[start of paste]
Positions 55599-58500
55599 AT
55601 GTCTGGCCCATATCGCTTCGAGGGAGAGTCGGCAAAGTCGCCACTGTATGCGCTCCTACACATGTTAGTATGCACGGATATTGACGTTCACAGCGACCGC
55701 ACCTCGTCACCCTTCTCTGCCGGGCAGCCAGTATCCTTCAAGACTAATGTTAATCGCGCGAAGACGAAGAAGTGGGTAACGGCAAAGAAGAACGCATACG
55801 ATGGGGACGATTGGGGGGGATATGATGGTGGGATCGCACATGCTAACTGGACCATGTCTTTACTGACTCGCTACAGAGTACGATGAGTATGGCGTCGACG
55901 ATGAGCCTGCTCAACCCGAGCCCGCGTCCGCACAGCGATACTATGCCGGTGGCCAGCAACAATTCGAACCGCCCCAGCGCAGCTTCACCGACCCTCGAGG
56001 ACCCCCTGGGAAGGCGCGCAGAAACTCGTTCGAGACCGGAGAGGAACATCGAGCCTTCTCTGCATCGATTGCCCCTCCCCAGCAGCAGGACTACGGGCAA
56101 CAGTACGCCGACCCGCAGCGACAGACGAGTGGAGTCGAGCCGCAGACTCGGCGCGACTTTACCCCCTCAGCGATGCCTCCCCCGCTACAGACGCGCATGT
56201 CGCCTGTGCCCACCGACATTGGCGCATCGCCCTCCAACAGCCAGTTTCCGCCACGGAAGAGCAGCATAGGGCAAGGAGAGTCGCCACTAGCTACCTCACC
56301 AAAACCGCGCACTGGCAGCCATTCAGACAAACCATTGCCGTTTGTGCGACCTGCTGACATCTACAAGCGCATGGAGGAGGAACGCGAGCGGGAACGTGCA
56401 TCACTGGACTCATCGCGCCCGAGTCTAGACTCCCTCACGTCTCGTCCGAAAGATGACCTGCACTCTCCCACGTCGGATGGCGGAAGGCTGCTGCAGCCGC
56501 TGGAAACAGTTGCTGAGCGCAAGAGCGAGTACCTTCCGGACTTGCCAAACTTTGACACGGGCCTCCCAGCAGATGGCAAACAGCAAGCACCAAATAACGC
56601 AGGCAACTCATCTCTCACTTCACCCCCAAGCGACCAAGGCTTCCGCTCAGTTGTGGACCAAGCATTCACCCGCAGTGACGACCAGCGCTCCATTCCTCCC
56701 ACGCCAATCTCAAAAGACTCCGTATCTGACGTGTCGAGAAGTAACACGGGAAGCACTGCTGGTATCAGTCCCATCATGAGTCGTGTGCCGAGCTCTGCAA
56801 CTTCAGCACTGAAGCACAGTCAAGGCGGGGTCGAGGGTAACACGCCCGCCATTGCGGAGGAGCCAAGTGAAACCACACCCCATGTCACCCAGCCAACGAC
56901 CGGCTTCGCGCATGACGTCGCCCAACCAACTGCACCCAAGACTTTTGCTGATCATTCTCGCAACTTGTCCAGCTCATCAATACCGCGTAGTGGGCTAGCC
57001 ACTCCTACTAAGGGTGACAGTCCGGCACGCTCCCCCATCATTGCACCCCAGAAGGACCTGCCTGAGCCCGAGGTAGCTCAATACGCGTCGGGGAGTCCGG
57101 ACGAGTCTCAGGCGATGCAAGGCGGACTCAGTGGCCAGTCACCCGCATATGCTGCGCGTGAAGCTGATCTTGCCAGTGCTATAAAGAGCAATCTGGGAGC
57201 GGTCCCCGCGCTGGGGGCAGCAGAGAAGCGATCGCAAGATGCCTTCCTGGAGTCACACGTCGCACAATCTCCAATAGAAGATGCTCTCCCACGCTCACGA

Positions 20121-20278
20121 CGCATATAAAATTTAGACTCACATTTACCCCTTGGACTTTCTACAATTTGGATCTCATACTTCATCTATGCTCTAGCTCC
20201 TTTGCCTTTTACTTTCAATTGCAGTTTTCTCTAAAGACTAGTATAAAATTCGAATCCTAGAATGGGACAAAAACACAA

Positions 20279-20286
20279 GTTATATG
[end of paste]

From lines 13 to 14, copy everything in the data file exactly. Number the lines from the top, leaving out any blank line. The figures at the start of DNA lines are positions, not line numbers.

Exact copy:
56601 AGGCAACTCATCTCTCACTTCACCCCCAAGCGACCAAGGCTTCCGCTCAGTTGTGGACCAAGCATTCACCCGCAGTGACGACCAGCGCTCCATTCCTCCC
56701 ACGCCAATCTCAAAAGACTCCGTATCTGACGTGTCGAGAAGTAACACGGGAAGCACTGCTGGTATCAGTCCCATCATGAGTCGTGTGCCGAGCTCTGCAA